on the banning of ‘Super Girl’

The day before, I was interviewed by Channel 4 News in UK about the cancellation of a hugely popular program called ‘Super Girl’, a talent show modeled on ‘American Idol’ run by Hunan Satellite TV. As a social commentator, I’ve been frequently interviewed by media on stories such as this.

For me, this episode is another reminder that the long arm of the government is still there. Every day, when I drive my electric scooter along the 4th ring road, breaking the traffic law from time to time and passing modernistic building’s such as the new CCTV tower, I often feel China is so free.

The official reason for not continuing with this show was that it has been running for too long. In reality, it might be the victim of its success. At one point, it attracted 400 million viewers across the country. It also attracted unwanted attention from some conservative leaders, in particular Liu Zhongde, a former culture minister. Back in 2006, two years after ‘Super Girl’ burst into life, he had launched a personal campaign against the show, describing it as ‘vulgar’, ‘insulting education’ and ‘poison to the young people’.

There are quite a lot of such talent shows on TV these days. I’ve seen some. I can imagine that the old vanguards like Liu wouldn’t like the image of the contesters, with their funky or scanty outfit, their dancing sexually-charged and their singing about love and desires. It would be too westernized, representing too much of a free-wheeling life style and lacking any moral or educational value.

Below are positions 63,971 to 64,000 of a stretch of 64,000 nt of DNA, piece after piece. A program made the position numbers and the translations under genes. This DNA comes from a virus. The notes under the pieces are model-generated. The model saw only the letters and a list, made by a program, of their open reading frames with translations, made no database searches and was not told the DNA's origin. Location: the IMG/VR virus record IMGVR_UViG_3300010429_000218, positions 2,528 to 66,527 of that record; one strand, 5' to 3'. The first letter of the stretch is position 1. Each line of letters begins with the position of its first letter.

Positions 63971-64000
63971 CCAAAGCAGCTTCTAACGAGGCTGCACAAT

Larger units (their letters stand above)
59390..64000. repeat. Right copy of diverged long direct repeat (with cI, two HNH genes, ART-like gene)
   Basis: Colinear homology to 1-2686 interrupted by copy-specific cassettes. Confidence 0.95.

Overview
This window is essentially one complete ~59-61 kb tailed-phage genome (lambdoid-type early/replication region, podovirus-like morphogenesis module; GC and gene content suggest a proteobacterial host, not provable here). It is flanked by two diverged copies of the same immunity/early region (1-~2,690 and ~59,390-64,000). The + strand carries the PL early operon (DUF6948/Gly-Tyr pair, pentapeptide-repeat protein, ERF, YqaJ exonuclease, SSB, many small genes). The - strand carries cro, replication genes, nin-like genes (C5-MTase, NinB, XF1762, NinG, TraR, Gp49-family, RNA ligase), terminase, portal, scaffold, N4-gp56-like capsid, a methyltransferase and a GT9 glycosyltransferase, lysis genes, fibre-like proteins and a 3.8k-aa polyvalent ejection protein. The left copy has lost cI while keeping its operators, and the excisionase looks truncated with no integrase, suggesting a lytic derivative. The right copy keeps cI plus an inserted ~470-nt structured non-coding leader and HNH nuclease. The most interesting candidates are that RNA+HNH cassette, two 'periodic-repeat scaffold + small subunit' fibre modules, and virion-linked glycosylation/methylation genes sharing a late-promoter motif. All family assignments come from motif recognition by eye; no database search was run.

It was believed that Liu, as a member of the National People’s Congress, raised the issue again during the NPC session this spring. The censors from the State Administration for TV, Radio and Film, one of the most conservative ministries in China, decided to put the show to an end after the final session last Friday, to the dismay of many devotees and the TV station for its huge loss of advertisement revenue.

China has greatly relaxed its control in many ways. Back in the 80’s, I failed to get any promotion partly because of my curly hair – I am one of the few Chinese who have natural curly hair but my boss thought I wore a perm. In those days, only people with bourgeoisie outlook in life would curl their hair. I didn’t have the correct ideology therefore didn’t deserve a promotion. Today’s young girls feel free to curl their hair or dye their hair purple or blonde, as quite a few of ‘super girls’ do. But the leaders still keep a watchful eye on the culture, which has always been used as a tool for propaganda, for setting moral examples and educated the masses.

There’s always generation gap. And the gap between China’s young generation and their parents is wider than ever before. They are far more worldly, opinionated and harder to be brain washed and they are increasingly individualistic. In fact, one of the selling points of ‘Super Girl’ was that it encouraged girls to be awesome, be yourself and using this opportunity to express your individuality. The heavy-handed way the ‘Super Girl’ was dealt with may not work with the youngsters. The authorities can pull the plug of the show but can’t pull them away from the love songs in English and to embrace the revolutionary songs in their own tongue.

Once Mao’s straight jacket has been unbuttoned, no one really wants to get back into it.

One thought on “on the banning of ‘Super Girl’

  1. Another interpretation I’ve read is that the government dislike the show because of the central role of the vote:
    Unlike what happens in Chinese politics the winner of the show is elected and this could give bad habits to the people….

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